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Eviction bans tee up long-term housing crisis

Renters who felt short-term benefits could end up worse off


Activists in front of Gov. Charlie Baker’s house in Swampscott, Mass. Associated Press/Photo by Michael Dwyer (file)

Eviction bans tee up long-term housing crisis

In the 1960s, Greta Arceneaux took out a loan to tear down her old house in Los Angeles and build five rental units on the property. With income from renters, Arceneaux, now 81, saved for retirement and helped her children and grandchildren pay for college. But this year, LA enacted protection for tenants affected by the coronavirus, preventing landlords from evicting them for up to 12 months. Now Arceneaux foots the bills for the property with no guarantee of income. One of her tenants lost his job during the pandemic and stopped paying rent.

“I feel sorry for him,” she told Time. “He’s caught in a situation just like I am. But why are they throwing me under the bus? Why am I responsible for him?” Time reported that by mid-June, Arceneaux had missed out on $15,000 of rent and had a payment of $60,000 to make by the end of the year to meet a new state building code. “My retirement is going down the tubes because of this,” she said.

Eviction moratoriums during the pandemic have kept many low-income people in their homes despite their inability to pay rent, but experts say the measures will provide only temporary relief to renters and long-term damage to landlords and the economy.

The coronavirus economic stimulus package Congress adopted in the spring included enhanced unemployment benefits, stimulus checks for American families, and an eviction moratorium, among other measures designed to keep people and businesses afloat during pandemic-related shutdowns. The moratorium automatically prevented landlords of government properties and properties with government-backed mortgages from evicting tenants for not paying rent. It covered close to one-third of all residential units. In July, that protection expired.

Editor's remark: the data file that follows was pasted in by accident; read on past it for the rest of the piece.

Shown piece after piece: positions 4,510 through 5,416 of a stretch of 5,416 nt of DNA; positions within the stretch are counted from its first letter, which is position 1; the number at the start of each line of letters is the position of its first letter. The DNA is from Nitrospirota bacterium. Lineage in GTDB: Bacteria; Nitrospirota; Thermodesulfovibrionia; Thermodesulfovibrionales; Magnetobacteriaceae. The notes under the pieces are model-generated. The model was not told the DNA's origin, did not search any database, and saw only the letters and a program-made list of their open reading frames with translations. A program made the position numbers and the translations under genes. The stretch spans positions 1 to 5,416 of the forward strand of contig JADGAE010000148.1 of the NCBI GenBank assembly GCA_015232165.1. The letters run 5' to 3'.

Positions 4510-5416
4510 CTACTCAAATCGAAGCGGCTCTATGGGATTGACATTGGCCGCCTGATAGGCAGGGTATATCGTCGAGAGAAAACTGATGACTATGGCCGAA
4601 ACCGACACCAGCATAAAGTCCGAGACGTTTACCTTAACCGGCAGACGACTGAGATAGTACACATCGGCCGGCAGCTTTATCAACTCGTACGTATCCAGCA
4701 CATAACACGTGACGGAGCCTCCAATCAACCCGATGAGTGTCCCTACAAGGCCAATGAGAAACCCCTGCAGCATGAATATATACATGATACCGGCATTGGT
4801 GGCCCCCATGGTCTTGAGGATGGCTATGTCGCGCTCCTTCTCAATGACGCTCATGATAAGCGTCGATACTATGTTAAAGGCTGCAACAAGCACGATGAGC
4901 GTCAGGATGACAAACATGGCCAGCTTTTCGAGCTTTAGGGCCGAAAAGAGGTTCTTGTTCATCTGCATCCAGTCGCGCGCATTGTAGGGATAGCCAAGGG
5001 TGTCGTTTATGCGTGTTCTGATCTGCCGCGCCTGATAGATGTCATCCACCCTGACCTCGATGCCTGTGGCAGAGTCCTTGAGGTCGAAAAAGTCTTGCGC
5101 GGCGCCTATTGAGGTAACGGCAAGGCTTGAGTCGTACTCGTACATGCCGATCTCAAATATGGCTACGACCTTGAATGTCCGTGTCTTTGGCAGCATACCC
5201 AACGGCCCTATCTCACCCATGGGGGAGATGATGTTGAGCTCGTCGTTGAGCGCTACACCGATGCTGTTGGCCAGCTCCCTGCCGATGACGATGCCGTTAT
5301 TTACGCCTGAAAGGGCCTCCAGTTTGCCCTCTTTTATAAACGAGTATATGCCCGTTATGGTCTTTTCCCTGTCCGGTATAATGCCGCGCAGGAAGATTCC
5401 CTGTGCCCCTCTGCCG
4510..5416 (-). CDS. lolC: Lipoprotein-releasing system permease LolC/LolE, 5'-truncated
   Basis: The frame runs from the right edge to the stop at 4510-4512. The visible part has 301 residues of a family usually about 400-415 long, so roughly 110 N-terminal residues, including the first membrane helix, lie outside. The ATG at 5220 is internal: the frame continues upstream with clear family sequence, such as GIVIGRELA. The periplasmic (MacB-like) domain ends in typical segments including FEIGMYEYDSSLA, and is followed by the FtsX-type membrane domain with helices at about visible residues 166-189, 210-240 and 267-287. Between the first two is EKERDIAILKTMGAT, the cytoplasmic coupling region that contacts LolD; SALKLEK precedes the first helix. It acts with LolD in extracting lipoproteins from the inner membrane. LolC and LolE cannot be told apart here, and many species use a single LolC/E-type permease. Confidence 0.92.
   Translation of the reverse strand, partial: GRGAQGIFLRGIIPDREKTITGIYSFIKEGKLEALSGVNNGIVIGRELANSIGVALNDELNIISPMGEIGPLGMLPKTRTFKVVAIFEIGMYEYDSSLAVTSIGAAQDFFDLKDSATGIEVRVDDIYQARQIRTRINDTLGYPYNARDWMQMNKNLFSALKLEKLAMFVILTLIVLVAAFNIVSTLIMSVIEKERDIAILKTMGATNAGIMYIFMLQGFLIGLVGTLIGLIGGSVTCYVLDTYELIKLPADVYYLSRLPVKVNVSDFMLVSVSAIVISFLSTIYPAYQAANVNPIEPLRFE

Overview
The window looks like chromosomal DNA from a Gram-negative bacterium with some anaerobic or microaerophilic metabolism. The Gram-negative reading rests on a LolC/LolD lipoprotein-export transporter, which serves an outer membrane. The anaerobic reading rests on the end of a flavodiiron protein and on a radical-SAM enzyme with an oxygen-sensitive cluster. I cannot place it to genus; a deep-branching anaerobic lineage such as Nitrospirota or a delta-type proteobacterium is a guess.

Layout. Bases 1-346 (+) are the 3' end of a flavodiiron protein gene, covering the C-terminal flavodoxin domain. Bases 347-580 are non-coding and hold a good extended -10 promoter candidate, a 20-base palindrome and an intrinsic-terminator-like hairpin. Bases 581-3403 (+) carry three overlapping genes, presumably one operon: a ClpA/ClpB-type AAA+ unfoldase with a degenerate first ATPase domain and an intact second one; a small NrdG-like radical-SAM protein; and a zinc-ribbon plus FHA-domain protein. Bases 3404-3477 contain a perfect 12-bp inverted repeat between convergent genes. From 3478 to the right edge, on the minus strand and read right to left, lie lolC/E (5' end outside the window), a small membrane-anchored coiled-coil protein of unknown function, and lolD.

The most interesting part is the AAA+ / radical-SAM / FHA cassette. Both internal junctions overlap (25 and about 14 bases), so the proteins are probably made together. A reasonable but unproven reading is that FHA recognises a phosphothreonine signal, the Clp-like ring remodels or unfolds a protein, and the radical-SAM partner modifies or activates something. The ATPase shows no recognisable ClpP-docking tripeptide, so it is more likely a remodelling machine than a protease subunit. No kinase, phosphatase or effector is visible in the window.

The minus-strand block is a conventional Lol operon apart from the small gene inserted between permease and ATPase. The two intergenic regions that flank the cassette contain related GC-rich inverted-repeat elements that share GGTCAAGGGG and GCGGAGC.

In September, the CDC issued a new moratorium on evictions, covering all residential properties until Dec. 31. It required renters who met certain criteria to submit a declaration to their landlord explaining how the moratorium applied to their situation. The CDC released a document of frequently asked questions about the policy, but the guidelines were sufficiently vague to allow courts to rule differently on their meaning in different states. Some states allowed landlords to send renters notice of eviction though they could not enforce it until next year. Some states and municipalities announced their own rules barring eviction, as well.

Advocates for low-income renters protested that the CDC moratorium was insufficient: Some renters did not know about it, and others assumed it would apply automatically and failed to submit a declaration. Reports sprang up of landlords taking advantage of legal loopholes to evict tenants anyway. USA Today reviewed hundreds of tenant complaints filed during the pandemic and found some landlords had increased rent, refused to renew leases, and neglected maintenance to encourage tenants to leave.

But the Census Bureau Household Pulse Survey for October found that only 17 percent of renters reported being behind on rent—hardly any change from the 16 percent who reported failure to pay or deferral in March. Joel Griffith of the Heritage Foundation said in jurisdictions without eviction bans, the number of evictions have gone down relative to a year ago. The numbers suggest that people’s ability to pay rent has stayed largely the same during the pandemic, so the financial suffering of landlords like Arceneaux has served no real purpose.

“Forcing property owners to provide free housing is a subtle form of expropriation of private property without just compensation,” Griffith said. He predicted that as time passes, landlords will delay property maintenance and upgrades to save money. Some will likely delay their own mortgage payments, hurting banks and credit unions. Fewer property tax payments from landlords will mean smaller budgets for local schools and law enforcement. Landlords might also increase rent and enact stricter credit checks and security deposits in the future to recoup losses, thus hurting prospective low-income tenants. “Ultimately, fewer affordable housing units may be constructed,” Griffith said.

The evictions moratorium allowed some families to remain housed during the pandemic. But when it expires, the rent and late fees will still be due, and many who could not pay before will not be able to pay then.

Shamus Roller, executive director of the National Housing Law Project, expects a wave of immediate evictions to start the new year. The CDC moratorium expires Dec. 31, and though Joe Biden may issue a new order blocking evictions when he takes office, that would leave “a three week gap time in which huge numbers of evictions will be processed,” Roller said.


Charissa Koh

Charissa is a WORLD reporter who often writes about poverty fighting and prison reform, including profiling ministries in the annual Hope Awards for Effective Compassion competition. She is also a part of WORLD's investigative unit, the Caleb Team. Charissa resides with her husband, Josh, in Austin, Texas.

@CharissaKoh

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